However, I find it interesting the writer-director decided to focus solely on this aspect of Simone’s life. It was not surprising to learn that the writer-director is a white woman (Cynthia Mort). It makes sense why she used black face to represent Simone. White women tend not to relate to the beauty struggles black women, particularly darker skinned black women, face under white supremacy. It makes sense why Mort zeroed in on the “breakdown” of Simone. She could not see the brilliance of Simone without framing it in a stereotypical “crazy” black woman caricature. Simone was regarded as a child progeny. She had to deal with harsh racism while growing up. Imagine the pain navigating oppression when you are a gifted black child. I’m sure Simone’s mental health problems were exacerbated dealing with the daily abuse of white racism. But a film like that probably wouldn’t get the green light.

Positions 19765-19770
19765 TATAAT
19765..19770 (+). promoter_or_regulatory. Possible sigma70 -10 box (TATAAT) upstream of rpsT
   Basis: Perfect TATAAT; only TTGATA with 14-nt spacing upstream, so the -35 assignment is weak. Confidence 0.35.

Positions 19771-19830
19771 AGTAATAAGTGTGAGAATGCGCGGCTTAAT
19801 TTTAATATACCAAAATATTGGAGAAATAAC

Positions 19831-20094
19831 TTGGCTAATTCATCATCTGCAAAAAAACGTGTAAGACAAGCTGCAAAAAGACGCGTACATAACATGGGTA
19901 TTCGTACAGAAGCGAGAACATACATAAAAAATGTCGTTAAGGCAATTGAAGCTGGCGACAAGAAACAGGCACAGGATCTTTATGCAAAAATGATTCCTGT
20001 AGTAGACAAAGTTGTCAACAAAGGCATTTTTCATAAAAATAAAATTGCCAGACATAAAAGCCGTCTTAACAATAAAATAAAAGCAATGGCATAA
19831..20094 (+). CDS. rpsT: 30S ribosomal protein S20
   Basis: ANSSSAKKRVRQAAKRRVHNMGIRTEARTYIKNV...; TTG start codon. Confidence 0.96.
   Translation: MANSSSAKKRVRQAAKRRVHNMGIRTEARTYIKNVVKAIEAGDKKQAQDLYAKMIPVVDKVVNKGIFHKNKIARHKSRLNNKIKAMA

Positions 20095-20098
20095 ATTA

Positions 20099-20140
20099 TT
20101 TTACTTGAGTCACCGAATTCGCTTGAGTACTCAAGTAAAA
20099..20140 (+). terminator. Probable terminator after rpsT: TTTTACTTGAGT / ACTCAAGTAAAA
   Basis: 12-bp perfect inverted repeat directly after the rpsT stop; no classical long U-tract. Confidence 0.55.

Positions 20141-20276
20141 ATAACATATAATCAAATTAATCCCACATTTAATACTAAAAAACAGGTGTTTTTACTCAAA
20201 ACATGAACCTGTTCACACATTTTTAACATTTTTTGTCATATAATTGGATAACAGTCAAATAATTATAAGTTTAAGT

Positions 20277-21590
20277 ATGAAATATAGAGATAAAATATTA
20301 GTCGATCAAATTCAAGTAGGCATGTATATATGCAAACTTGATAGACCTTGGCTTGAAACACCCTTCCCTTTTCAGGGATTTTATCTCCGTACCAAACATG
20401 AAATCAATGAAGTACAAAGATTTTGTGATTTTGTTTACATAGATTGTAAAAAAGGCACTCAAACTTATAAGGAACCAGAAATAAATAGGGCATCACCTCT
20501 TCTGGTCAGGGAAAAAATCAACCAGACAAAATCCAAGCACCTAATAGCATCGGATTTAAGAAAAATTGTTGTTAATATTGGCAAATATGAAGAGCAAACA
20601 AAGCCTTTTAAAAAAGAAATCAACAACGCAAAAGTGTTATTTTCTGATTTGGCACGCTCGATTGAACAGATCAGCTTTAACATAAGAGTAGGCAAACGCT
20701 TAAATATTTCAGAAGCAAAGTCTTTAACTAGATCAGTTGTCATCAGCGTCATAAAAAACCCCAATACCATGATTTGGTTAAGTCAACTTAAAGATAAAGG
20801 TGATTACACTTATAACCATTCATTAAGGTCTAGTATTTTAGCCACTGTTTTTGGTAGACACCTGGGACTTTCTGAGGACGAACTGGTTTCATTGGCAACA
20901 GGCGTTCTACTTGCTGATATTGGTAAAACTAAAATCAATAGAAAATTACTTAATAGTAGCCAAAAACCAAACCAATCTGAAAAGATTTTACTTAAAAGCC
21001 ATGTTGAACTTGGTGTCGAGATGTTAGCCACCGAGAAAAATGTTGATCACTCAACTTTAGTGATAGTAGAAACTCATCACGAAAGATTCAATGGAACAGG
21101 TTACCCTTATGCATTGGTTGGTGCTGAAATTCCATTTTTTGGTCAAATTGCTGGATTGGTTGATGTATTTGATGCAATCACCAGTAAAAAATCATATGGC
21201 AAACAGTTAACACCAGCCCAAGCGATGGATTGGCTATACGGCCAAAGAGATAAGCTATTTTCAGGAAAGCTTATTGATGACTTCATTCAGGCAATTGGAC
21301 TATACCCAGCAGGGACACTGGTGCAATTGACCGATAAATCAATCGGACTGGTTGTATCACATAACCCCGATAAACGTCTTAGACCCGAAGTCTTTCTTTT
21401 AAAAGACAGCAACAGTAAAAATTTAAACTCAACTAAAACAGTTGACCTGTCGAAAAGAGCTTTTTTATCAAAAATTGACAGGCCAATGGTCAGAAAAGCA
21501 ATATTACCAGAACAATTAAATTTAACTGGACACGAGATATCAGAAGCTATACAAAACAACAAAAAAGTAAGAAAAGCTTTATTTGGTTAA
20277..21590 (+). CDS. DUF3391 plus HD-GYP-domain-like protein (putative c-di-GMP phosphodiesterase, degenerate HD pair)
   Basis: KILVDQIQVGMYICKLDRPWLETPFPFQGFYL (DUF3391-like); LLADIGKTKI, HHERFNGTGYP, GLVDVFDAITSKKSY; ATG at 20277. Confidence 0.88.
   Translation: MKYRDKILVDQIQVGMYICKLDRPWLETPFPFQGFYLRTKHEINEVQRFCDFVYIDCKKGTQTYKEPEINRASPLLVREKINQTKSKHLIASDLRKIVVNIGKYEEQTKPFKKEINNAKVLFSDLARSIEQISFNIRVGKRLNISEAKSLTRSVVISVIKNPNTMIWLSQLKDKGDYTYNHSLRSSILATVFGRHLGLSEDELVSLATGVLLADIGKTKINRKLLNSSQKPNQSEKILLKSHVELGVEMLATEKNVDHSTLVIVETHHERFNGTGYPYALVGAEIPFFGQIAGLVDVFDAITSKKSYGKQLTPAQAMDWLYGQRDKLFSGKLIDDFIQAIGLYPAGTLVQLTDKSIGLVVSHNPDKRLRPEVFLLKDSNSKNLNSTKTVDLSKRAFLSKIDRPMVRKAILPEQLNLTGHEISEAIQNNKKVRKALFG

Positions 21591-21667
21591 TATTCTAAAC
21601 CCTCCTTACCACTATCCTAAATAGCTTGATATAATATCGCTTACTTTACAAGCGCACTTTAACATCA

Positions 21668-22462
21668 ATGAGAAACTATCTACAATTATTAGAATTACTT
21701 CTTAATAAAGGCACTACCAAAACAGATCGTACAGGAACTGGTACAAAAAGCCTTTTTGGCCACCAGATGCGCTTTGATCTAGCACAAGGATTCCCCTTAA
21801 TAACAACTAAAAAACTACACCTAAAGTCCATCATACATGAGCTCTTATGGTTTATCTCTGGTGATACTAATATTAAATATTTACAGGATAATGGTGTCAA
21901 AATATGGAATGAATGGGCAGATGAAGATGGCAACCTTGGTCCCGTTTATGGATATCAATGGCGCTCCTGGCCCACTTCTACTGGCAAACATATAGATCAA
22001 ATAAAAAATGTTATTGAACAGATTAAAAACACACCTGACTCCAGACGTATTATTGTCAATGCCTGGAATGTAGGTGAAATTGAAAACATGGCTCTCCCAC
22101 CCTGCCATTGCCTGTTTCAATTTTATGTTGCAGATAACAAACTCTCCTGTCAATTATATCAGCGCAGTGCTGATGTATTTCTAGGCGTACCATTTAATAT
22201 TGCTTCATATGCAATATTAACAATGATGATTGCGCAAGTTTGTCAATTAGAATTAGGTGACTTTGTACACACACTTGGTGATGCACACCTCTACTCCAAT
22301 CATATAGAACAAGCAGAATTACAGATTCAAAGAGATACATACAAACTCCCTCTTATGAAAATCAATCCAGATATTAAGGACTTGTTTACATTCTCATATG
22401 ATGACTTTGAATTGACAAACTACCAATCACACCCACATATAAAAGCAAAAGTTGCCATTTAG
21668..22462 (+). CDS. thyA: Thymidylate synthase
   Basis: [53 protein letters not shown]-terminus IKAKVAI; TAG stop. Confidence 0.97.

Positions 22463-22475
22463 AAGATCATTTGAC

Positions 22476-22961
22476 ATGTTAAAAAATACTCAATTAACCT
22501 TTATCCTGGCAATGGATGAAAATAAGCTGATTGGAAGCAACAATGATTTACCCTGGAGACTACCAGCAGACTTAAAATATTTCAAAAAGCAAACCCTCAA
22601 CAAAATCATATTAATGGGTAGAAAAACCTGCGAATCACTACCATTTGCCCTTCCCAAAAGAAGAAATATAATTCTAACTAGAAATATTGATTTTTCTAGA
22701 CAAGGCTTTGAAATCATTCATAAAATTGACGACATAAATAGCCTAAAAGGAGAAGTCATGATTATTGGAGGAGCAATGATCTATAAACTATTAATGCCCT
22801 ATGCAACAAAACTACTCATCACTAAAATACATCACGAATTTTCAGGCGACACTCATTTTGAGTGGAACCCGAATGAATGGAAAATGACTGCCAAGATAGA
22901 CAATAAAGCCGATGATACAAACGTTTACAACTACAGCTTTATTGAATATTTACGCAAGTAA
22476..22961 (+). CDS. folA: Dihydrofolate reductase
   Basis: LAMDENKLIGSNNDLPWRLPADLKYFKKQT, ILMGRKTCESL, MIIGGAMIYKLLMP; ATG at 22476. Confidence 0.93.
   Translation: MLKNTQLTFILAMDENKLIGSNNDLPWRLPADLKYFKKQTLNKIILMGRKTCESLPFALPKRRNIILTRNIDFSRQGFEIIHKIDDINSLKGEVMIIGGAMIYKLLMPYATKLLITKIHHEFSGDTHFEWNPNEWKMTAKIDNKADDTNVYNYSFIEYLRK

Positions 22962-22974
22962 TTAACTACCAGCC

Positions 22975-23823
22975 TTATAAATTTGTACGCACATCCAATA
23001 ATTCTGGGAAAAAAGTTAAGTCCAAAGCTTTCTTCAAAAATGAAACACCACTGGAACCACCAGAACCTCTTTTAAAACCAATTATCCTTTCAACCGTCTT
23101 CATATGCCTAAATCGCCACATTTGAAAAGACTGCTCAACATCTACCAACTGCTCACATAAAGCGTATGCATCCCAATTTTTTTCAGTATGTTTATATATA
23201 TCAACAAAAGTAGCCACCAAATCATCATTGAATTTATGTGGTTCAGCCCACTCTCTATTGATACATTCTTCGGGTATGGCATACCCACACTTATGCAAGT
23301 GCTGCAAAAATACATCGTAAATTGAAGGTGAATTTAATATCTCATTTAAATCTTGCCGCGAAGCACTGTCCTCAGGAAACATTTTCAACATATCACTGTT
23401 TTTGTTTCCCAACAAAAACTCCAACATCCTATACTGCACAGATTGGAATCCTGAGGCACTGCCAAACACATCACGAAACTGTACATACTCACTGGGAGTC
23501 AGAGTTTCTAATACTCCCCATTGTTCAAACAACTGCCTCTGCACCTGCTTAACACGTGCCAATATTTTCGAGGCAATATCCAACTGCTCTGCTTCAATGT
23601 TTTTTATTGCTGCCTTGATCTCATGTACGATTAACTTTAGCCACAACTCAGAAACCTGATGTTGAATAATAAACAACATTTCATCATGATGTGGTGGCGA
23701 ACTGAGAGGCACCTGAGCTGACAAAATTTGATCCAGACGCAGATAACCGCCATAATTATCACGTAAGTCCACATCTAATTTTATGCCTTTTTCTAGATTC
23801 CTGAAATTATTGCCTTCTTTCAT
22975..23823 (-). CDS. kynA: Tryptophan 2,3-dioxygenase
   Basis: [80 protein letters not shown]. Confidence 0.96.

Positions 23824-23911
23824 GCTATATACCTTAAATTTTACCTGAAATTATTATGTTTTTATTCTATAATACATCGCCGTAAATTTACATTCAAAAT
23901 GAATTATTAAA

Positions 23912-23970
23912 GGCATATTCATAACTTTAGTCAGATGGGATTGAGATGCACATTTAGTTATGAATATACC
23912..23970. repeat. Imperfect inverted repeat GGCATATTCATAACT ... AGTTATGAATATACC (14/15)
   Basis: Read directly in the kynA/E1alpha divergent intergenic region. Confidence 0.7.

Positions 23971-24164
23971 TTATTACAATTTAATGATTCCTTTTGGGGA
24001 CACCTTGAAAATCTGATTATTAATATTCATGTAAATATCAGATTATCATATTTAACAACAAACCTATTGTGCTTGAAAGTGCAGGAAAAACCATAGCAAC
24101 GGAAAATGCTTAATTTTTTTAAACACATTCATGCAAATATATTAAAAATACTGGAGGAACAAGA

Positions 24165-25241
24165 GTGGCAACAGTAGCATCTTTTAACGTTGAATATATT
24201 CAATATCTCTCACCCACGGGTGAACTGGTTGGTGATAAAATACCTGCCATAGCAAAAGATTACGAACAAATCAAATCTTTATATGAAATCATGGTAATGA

As far as Saldana, she should know better. Simone’s daughter has defended her in this role. I’m sure some of it is genuine support, but Simone’s daughter also has not found closure with her mother. She has talked about Simone being an abusive/neglectful parent. It’s probably hard for her to look at the bigger picture of why Saldana was not a good fit for this role. Celebrities like Queen Latifah and Paula Patton have stood up for Salanda, but they are doing so in case they ever want to look ridiculous on film. You know celebrity egos.